Some of the nation's top political commentators, legislators and intellectuals offer their insight into the biggest question burning up the blogosphere today.
What does The Hill and ANGA poll mean for control of the House?
See the poll here.
October 04, 2010, 04:13 pm
By Former Members of Congress for Common Ground
Dear Candidate for Congress:
We are all former Members of Congress - and all partisans. We do not recoil from the term, or from the concept of partisanship.
Although political parties were not mentioned in the Constitution or considered directly by the Framers, they have been a core part of American democracy from the beginning and are central to every democracy. Parties are the way we organize to debate our differences; the way we organize Congress to do its work; the way we organize to offer citizens choices in elections. They pave the way for the orderly and peaceful transfer of power.
October 04, 2010, 01:25 pm
By Rep. Jeff Fortenberry (R-Neb.)
Last week, the U.S. government highlighted the compilation by State Department historians of a comprehensive record of U.S. Southeast Asia policy from 1946-1975, including policy related to our long and complex relationship with Vietnam. As Secretary of State Clinton noted in her address to an assembly of distinguished diplomats and scholars, “the lessons of that era continue to inform the decisions we make.”
This year is the toughest political climate for any political party since -- well -- since 2008. Despite the challenges both within and outside of our Party, ultimately, I believe Democrats will hold on to both the House and the Senate.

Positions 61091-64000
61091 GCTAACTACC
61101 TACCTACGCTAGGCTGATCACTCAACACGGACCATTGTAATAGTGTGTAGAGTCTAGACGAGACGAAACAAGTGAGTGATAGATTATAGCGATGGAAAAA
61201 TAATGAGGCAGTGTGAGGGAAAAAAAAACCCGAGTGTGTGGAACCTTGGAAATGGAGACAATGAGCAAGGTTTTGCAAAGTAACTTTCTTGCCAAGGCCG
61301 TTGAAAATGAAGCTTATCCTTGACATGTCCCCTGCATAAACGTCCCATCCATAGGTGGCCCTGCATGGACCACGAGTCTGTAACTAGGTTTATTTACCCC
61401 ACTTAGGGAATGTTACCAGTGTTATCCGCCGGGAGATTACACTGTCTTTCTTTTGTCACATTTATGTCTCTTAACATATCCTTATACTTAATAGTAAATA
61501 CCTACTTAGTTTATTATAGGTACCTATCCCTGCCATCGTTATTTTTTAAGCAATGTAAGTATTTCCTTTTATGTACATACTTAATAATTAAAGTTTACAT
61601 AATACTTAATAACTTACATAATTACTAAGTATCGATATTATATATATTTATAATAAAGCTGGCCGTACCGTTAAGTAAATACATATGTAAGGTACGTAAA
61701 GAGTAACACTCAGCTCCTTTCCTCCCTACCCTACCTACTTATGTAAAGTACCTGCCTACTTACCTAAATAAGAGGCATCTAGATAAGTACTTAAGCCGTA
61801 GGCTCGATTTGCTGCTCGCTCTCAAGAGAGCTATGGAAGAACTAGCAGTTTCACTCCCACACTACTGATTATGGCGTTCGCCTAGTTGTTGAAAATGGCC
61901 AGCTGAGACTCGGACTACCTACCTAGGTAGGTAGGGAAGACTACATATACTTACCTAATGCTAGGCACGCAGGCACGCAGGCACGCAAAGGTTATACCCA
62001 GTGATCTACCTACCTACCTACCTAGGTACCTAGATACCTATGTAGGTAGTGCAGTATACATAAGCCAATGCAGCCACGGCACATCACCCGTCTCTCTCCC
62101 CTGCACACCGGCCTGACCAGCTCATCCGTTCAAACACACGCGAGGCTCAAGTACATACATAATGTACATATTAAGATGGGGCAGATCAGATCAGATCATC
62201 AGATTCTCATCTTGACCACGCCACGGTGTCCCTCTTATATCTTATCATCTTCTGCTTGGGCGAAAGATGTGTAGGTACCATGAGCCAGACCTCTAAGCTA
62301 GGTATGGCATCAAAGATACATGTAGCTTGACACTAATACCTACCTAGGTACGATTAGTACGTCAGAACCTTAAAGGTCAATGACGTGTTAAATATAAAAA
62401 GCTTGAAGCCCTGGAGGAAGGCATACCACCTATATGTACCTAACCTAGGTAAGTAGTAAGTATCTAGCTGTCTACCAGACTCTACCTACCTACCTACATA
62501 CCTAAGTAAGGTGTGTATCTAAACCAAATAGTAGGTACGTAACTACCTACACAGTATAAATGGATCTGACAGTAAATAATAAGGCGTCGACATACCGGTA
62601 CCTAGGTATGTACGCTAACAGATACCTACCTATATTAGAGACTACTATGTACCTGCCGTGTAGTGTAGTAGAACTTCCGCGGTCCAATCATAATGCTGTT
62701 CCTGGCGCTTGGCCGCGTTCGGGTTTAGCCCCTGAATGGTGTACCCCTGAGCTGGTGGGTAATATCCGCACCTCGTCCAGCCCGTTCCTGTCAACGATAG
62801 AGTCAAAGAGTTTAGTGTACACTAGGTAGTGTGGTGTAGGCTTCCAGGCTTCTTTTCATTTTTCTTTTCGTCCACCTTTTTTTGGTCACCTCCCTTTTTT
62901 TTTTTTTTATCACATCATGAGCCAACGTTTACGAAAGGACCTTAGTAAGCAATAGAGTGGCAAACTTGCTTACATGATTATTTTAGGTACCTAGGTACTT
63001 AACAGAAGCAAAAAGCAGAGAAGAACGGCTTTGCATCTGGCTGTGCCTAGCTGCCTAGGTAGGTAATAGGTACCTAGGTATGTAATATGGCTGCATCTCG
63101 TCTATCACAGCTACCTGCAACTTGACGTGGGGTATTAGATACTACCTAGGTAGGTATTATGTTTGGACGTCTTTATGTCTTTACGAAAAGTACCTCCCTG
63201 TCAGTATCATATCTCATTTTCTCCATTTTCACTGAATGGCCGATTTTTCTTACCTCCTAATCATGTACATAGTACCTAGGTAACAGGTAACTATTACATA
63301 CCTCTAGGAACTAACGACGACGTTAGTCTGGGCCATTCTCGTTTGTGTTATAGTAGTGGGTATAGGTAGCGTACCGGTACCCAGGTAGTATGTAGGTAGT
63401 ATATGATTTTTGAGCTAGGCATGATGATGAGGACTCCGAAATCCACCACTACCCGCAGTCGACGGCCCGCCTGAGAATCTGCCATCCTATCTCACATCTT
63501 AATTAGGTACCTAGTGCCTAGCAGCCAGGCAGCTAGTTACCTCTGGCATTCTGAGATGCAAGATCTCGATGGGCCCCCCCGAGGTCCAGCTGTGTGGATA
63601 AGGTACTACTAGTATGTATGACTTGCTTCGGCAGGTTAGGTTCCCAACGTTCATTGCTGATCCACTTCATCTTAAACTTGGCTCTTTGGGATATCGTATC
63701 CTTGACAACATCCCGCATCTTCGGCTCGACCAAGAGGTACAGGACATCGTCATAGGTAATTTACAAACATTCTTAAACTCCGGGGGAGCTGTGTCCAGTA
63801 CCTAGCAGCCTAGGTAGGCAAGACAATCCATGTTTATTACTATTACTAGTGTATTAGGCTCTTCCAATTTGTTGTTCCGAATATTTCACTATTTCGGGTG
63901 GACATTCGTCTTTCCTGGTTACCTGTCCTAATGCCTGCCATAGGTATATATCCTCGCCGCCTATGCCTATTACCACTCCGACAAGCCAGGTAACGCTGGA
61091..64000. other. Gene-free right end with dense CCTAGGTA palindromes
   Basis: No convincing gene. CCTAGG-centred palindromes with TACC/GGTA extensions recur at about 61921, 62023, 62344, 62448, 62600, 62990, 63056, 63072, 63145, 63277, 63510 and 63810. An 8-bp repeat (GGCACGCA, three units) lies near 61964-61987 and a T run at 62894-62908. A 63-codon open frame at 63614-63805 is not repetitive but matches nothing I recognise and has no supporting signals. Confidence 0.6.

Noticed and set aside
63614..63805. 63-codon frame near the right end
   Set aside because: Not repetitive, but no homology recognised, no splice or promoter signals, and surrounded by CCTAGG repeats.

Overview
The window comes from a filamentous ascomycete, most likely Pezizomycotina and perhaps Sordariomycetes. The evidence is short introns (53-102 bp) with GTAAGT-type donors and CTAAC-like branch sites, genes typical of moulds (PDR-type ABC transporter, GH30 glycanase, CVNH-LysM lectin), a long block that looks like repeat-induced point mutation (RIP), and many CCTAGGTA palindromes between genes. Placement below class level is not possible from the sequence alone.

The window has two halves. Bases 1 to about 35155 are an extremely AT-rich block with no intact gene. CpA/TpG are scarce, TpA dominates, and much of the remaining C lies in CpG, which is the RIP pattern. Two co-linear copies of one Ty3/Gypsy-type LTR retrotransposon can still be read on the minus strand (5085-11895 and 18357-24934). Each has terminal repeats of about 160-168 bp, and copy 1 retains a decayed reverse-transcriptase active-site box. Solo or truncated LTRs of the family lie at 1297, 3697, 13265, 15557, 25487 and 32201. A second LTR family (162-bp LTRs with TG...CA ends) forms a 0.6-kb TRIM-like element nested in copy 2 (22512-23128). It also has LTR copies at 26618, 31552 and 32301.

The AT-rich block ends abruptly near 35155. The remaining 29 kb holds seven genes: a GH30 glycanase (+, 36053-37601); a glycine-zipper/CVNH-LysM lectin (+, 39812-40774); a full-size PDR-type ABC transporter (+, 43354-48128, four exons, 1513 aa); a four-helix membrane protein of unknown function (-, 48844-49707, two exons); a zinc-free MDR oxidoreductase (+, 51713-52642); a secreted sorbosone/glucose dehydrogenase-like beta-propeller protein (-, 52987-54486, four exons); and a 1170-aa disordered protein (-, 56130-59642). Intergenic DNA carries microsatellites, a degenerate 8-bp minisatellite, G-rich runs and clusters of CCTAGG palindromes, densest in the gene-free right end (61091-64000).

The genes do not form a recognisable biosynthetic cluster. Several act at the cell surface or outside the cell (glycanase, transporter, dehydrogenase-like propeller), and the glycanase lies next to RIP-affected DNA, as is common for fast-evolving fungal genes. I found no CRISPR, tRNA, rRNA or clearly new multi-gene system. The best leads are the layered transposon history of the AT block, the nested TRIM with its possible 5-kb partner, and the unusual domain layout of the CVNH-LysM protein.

Some of the nation's top political commentators, legislators and intellectuals offer insight into the biggest question burning up the blogosphere today.
What issue should Democrats talk about most on the campaign trail?
September 27, 2010, 03:58 pm
By Former Sen. Mike Gravel (D-Alaska)
The popular Union General George McClellan, who as the
Democratic candidate promised to end the Civil War by negotiating with the
Confederacy, lost to Abraham Lincoln in 1864 because of the Union's military
successes in the field. Lincoln wanted to persist in fighting to total victory.
The presidential election of 2012 may see a reversal of roles: a popular
general could make a campaign issue of the winning the Afghan War, while an
apparently timid President grapples with his promise to begin drawing down the
troops by August 2011.
While Congress was on vacation, unemployment crept up to 9.6 percent nationwide. For District of Columbia, it was even worse with a rate of 9.9 percent in August. The economy, after all of the rhetoric, finger-pointing and stimulus, has moved all the way from "free-fall" to "standing still."
Political analysts routinely argue that we are heading for a 'wave' election come November. But my 1994 Congressional re-election defeat in Kansas suggests that waves aren’t inevitable, and that there are several lessons that incumbents today might apply to their races if they hope to survive in this tough political climate.
Last night, we got a preview of the Congressional Republican “Pledge to America.” This morning – at a small business that would likely benefit from the President’s plan to help small businesses – they unveiled the full thing. As news reports have already noted, there weren’t many new ideas in it, and the document was largely fluff obscuring a return to the same old special interest policies that caused this recession. But a close look at what the real-life implications of their “pledge” would be if enacted are nothing short of alarming:
September 21, 2010, 06:19 pm
By Ciara Torres-Spelliscy
This week, for the first time in decades, Congress has a chance to clean up its own house through the Fair Elections Now Act. Some may think that this bill will only benefit one party but history has shown that Fair Elections will be a boon to candidates of all political stripes. And a greater selection of candidates is good for voters.